1 What is Telangana?
It’s a region in Andhra Pradesh. It refers to 10 districts in the north-western part of Andhra Pradesh. Hyderabad, the current capital, is also in Telangana.
Back in 1947, Telangana was part of the Hyderabad state, which had been ruled by the Nizams since the 18th century. The term Telangana was first used to separate the Telugu-speaking parts of the Hyderabad state from those where Telugu wasn’t spoken.
2So what is Rayalaseema? And how does Andhra figure in all of this?
Rayalaseema is made up of the four districts to the south of Telangana, which are not on the coastline. All the remaining districts that skirt the coast are together called Coastal Andhra.
In 1953, bowing to increasing popular pressure, the Nehru government created the Andhra State – they carved out the Telugu-speaking regions of Coastal Andhra and Rayalaseema that had until then been part of the Madras state. Then, in 1956 – for many, many reasons we cannot go into here – they merged the Andhra state with the 10 districts of Telangana. The result: Andhra Pradesh.
3Why does Telangana want to split from Andhra Pradesh now?
People from Telangana claim they got a raw deal from successive state governments. That is, enough money hasn’t been invested to develop infrastructure or industry in the region, unemployment is higher in Telangana, and most real estate and industry in and around Hyderabad is owned by people originally from Rayalaseema and the coastal districts.
They also say they are stung by decades of derision – their Telugu is often mocked as a cruder dialect and many of Telugu cinema’s villainous roles are caricatures of Telangana people.
4Are they right?
It’s complicated. And anyway, it’s not for us — at The 545 — to decide.
5How old is the movement for a separate Telangana?
It’s more than 40 years old. The first wave of protests in favor of a separate state broke out in 1969.
Like all movements, it ebbed and flowed. Political compromises, the course of history and N.T. Rama Rao’s swift rise to power in 1984 under the banner of Telugu unity kept separation at bay.
The demand picked up again in the mid-90s and gained momentum in 2001 with the creation of the Telangana Rashtra Samiti (TRS), a political party devoted to a separate Telangana. But the Congress won decisively in Andhra Pradesh in 2004 and 2009. Chief minister Y.S. Rajasekhara Reddy (Y.S.R) never committed to splitting the state, although he had struck an alliance with the TRS before the 2004 polls.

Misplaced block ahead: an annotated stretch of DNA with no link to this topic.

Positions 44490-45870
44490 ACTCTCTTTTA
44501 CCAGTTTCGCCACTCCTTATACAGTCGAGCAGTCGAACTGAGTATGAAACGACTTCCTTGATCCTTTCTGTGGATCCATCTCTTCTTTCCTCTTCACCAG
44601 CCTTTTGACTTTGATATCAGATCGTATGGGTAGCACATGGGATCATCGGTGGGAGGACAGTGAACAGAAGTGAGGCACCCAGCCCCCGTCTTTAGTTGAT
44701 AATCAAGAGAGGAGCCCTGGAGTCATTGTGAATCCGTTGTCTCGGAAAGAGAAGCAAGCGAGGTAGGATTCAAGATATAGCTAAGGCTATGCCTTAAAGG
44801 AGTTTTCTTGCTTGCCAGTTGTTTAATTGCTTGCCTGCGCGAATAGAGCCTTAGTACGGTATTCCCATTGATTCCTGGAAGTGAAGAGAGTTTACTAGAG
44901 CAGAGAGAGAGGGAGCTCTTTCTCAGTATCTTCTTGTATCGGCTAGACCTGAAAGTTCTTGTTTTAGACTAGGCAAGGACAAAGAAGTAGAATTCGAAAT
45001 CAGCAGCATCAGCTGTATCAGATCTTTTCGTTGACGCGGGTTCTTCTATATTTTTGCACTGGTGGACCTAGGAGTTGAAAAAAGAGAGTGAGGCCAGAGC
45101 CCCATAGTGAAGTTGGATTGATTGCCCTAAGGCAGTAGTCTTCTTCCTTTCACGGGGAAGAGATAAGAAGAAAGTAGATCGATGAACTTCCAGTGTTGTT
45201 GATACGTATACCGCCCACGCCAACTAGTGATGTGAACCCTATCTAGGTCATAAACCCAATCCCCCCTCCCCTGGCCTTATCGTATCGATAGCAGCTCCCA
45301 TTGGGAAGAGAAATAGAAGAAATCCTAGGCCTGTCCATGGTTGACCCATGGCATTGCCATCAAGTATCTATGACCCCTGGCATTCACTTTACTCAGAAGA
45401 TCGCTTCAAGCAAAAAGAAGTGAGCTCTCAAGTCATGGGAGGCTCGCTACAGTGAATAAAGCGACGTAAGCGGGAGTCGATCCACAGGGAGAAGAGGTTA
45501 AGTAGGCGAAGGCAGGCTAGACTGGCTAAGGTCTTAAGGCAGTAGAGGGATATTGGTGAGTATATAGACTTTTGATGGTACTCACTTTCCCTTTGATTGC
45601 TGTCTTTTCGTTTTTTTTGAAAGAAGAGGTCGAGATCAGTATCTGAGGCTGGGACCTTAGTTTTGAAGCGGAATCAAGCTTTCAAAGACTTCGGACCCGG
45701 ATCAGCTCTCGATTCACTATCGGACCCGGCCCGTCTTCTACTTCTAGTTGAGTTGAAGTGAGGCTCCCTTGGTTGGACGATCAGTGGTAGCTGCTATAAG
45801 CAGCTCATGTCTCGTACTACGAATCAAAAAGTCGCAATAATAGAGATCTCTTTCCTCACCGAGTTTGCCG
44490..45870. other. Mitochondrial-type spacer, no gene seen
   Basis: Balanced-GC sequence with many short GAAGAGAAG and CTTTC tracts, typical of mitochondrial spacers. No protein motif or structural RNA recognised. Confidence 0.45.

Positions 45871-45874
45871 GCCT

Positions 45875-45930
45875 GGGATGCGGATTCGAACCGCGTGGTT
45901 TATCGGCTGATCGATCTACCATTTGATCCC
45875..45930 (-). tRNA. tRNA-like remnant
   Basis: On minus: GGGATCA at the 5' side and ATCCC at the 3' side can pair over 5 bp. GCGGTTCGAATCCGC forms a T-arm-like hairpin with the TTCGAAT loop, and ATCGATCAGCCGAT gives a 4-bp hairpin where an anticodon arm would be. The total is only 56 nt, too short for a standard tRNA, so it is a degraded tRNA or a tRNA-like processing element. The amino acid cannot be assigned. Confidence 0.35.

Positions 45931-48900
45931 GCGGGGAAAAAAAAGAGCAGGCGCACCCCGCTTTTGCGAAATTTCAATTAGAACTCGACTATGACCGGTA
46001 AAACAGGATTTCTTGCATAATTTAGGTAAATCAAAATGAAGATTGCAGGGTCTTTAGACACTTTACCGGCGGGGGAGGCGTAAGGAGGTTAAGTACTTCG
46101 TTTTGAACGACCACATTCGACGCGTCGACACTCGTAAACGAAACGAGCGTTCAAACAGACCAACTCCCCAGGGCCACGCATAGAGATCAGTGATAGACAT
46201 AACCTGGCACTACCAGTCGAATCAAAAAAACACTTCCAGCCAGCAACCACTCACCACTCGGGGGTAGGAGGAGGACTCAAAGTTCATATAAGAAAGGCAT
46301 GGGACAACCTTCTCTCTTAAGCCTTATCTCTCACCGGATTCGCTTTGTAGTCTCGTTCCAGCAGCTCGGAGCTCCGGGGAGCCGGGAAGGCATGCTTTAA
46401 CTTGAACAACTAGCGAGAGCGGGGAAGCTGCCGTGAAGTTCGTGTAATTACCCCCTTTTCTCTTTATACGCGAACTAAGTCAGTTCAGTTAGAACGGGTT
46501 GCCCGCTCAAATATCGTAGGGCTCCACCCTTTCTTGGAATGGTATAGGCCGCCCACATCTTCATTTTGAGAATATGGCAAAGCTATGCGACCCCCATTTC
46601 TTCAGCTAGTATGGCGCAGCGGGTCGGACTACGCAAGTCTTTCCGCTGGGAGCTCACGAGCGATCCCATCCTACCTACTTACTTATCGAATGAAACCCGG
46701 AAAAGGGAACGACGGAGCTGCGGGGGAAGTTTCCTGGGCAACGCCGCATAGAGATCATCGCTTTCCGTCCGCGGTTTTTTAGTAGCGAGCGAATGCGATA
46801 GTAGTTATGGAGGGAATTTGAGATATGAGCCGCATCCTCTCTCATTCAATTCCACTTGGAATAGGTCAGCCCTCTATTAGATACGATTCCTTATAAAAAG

Then, in 2009, Y.S.R was killed in a helicopter crash. A suddenly rudderless party fractured further as the demand for a separate Telangana quickened. K. Chandrasekhara Rao, the TRS leader, started a hunger strike, protests broke out, and the Cabinet announced it would create a separate state. Then, a few months later, they changed their mind when people in other parts of Andhra started to agitate against the split.
Meanwhile, YSR’s son, Jaganmohan Reddy, became popular. He soon fell out with the Congress (he allegedly sought the post of Chief Minister), floated his own party and named it after his father – YSR Congress. He even beat the Congress in midterm polls.
Last July, the Congress again agreed to a separate Telangana. Given Jaganmohan Reddy’s rising clout, many see Congress’ nod to Telangana as a purely political tactic to win votes in the region in this year’s election.
7Wouldn’t Congress then lose in the rest of Andhra Pradesh?
One would assume so. But MPs from Seemandhra (Rayalaseema+Coastal Andhra) are kicking up a fuss of such magnitude that one cannot help but wonder if their stubborn refusal will, in fact, win them votes?
It seems like everyone tried their best to either pass the bill or blind the people who were trying to pass the bill. In the end, no one offended their respective voters.
But polls are predicting that Congress’ long held support in Andhra Pradesh is about to dwindle, and regional parties such as TRS and YSR Congress will be the winners.
8Why are politicians and people from Rayalaseema and Coastal Andhra opposing the split?
Short answer: Hyderabad.
Long answer: The capital — rich in real estate, industry, entrepreneurship and tourism — will become a part of Telangana. As the capital, it has attracted investment from people who don’t live there, including politicians and industrialists from other parts of the state. And many of the people who live and have invested in Hyderabad over the years aren’t from Telangana originally. They moved to Hyderabad after 1956. So they are wary of what the split might entail, especially since they are often referred to as “settlers.”
9Who decides that Telangana gets Hyderabad?
Well, it’s in Telangana and always has been. But the Cabinet decision says Hyderabad will be a joint capital for the first decade.
It is expected and hoped that Seemandhra will develop a capital in 10 years. The choices range from gilded Tirupati to the lusher Vijayawada.
11What’s up with Lagadapati Rajagopal aka the guy who used pepper spray in Parliament?
It’s hard to say. Although, it’s not the first time he’s resorted to such antics. The year was 2009 and he decided to go on a fast-unto-death against a separate Telangana. When he was detained in Vijayawada in an obscure government hospital, he “escaped” surveillance. He emerged 15 hours later in Hyderabad. Turns out he had rushed to the capital, and snuck into the Nizam Institute of Medical Sciences, which was swarming with media because that’s where KCR was striking for Telangana.
He was caught on camera by a local TV station as he sprinted into one of the general wards and lay down on a bed, presumably awaiting treatment.
Aparna Alluri is a freelance reporter, finishing up a graduate degree at Columbia University. For now, she is tinkering with words and sound, and she is always plotting where to travel next. Follow her at @aparnalluri